Diaries Magazine

What I’m Reading: World War Z

Posted on the 21 October 2013 by Karaevs @KaraEvs

What I'm Reading


What I’m Reading: World War ZFrom Goodreads.com:
The Zombie War came unthinkably close to eradicating humanity. Max Brooks, driven by the urgency of preserving the acid-etched first-hand experiences of the survivors from those apocalyptic years, traveled across the United States of America and throughout the world, from decimated cities that once teemed with upwards of thirty million souls to the most remote and inhospitable areas of the planet. He recorded the testimony of men, women, and sometimes children who came face-to-face with the living, or at least the undead, hell of that dreadful time. World War Z is the result. Never before have we had access to a document that so powerfully conveys the depth of fear and horror, and also the ineradicable spirit of resistance, that gripped human society through the plague years.

Ranging from the now infamous village of New Dachang in the United Federation of China, where the epidemiological trail began with the twelve-year-old Patient Zero, to the unnamed northern forests where untold numbers sought a terrible and temporary refuge in the cold, to the United States of Southern Africa, where the Redeker Plan provided hope for humanity at an unspeakable price, to the west-of-the-Rockies redoubt where the North American tide finally started to turn, this invaluable chronicle reflects the full scope and duration of the Zombie War.

Most of all, the book captures with haunting immediacy the human dimension of this epochal event. Facing the often raw and vivid nature of these personal accounts requires a degree of courage on the part of the reader, but the effort is invaluable because, as Mr. Brooks says in his introduction, “By excluding the human factor, aren’t we risking the kind of personal detachment from history that may, heaven forbid, lead us one day to repeat it? And in the end, isn’t the human factor the only true difference between us and the enemy we now refer to as ‘the living dead’?”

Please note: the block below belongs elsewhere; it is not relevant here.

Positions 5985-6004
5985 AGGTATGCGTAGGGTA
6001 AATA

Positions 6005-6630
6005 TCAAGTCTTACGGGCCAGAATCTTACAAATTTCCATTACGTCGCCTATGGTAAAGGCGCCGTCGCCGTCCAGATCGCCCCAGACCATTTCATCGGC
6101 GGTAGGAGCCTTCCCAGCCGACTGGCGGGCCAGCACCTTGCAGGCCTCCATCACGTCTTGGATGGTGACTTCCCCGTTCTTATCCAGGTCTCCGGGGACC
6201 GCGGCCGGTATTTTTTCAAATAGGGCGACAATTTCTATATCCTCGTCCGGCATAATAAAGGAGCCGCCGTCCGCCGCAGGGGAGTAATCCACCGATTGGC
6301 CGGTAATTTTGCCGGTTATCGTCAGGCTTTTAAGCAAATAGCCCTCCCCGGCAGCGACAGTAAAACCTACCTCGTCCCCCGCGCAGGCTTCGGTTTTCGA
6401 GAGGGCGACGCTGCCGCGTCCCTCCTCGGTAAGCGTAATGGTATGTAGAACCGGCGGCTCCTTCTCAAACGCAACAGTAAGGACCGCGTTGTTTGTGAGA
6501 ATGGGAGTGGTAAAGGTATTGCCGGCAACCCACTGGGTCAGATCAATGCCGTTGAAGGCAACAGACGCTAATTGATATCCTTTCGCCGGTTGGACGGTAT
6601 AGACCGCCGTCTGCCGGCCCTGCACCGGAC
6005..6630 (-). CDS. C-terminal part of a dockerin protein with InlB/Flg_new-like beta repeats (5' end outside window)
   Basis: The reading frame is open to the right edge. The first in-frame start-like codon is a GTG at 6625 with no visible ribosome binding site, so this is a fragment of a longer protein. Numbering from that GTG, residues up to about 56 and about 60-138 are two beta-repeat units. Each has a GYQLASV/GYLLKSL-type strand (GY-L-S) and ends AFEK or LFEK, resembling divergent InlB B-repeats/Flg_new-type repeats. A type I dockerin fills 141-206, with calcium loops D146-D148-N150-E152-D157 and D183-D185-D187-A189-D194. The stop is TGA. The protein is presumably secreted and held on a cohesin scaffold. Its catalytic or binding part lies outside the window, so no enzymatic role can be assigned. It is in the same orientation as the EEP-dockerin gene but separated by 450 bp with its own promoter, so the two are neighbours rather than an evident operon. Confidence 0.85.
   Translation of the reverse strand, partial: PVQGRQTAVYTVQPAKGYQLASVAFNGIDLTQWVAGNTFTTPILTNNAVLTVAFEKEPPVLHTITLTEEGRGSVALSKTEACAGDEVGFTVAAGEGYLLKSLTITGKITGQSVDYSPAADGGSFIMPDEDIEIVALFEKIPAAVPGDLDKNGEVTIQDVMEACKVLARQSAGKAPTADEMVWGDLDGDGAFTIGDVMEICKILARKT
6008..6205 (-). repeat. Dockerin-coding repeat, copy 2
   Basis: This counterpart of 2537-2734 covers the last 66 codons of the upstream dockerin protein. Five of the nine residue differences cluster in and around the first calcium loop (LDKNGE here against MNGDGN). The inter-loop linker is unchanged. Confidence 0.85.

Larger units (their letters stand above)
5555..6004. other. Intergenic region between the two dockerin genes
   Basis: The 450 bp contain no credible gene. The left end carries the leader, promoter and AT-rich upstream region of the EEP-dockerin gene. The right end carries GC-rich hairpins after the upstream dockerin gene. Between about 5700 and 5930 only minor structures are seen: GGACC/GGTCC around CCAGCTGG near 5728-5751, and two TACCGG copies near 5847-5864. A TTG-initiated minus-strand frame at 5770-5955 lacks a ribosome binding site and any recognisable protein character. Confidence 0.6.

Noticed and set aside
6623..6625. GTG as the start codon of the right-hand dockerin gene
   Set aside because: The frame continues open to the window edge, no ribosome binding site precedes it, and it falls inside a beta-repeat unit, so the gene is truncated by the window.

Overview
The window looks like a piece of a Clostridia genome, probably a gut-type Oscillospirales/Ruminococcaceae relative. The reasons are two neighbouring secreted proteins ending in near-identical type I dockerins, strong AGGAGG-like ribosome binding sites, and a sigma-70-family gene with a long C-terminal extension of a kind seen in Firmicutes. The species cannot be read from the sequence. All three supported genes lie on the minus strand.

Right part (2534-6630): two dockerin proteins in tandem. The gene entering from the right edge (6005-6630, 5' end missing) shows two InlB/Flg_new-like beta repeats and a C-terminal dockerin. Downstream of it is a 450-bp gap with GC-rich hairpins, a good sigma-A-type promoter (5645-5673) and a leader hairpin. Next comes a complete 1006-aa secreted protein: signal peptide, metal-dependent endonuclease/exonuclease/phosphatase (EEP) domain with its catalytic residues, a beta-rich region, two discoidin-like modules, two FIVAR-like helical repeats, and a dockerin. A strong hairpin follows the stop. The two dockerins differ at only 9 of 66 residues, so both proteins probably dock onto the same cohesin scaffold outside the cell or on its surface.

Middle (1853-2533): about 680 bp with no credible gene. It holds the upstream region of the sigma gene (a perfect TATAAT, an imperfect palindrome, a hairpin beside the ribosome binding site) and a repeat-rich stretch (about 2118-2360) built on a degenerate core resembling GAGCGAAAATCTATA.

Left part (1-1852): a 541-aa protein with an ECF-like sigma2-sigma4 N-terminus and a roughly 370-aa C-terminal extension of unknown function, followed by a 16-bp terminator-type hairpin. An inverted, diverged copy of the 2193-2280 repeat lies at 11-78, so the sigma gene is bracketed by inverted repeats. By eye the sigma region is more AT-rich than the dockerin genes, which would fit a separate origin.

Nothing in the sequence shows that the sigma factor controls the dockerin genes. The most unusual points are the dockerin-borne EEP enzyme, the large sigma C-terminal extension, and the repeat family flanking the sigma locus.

Note: Some of the numerical and factual material contained in this edition was previously published under the auspices of the United Nations Postwar Commission. …

(Continue reading the full description here)

My review:
I first heard about this book back when it was announced that Brad Pitt would be starring in the movie adaptation of it. I never really paid much attention to the book or the movie, even, despite my affliction towards the undead and everyone’s fascination with them. Kyle was needed some reading material for his lunch breaks during night shift at work, so I bought the book for him through Amazon. He really loved it, so I thought I’d give it a go.

My first impression through reading it was, how on earth did they figure out a plot line for the movie? I’ve yet to watch it, but I’m curious to see which route they took.

My second impression was simply, “Wow.” Max Brooks really did an amazing job thinking every small aspect through of the “Zombie War.” He thought of how the living dead would impact every country, every city, every individual in the world. Some of the “people” he “spoke” with had quite amazing stories to tell. Some of the sections really pulled me in, the way good journalism should, however some sections were just OK. (Not the writing, but the stories that were being told.) There were several individuals who made reference to famous people, and it really made me stop and try to figure out who exactly was being referenced. (In one section, I’m certain the Queen on England herself was being mentioned slyly)

Once I got the general feel of the book, I really couldn’t put it down. It’s realistic, and it really brings the idea of a zombie apocalypse to the light of being a possibility.

Overall, I give World War Z: An Oral History of the Zombie War 4 ½ Stars out of 5.


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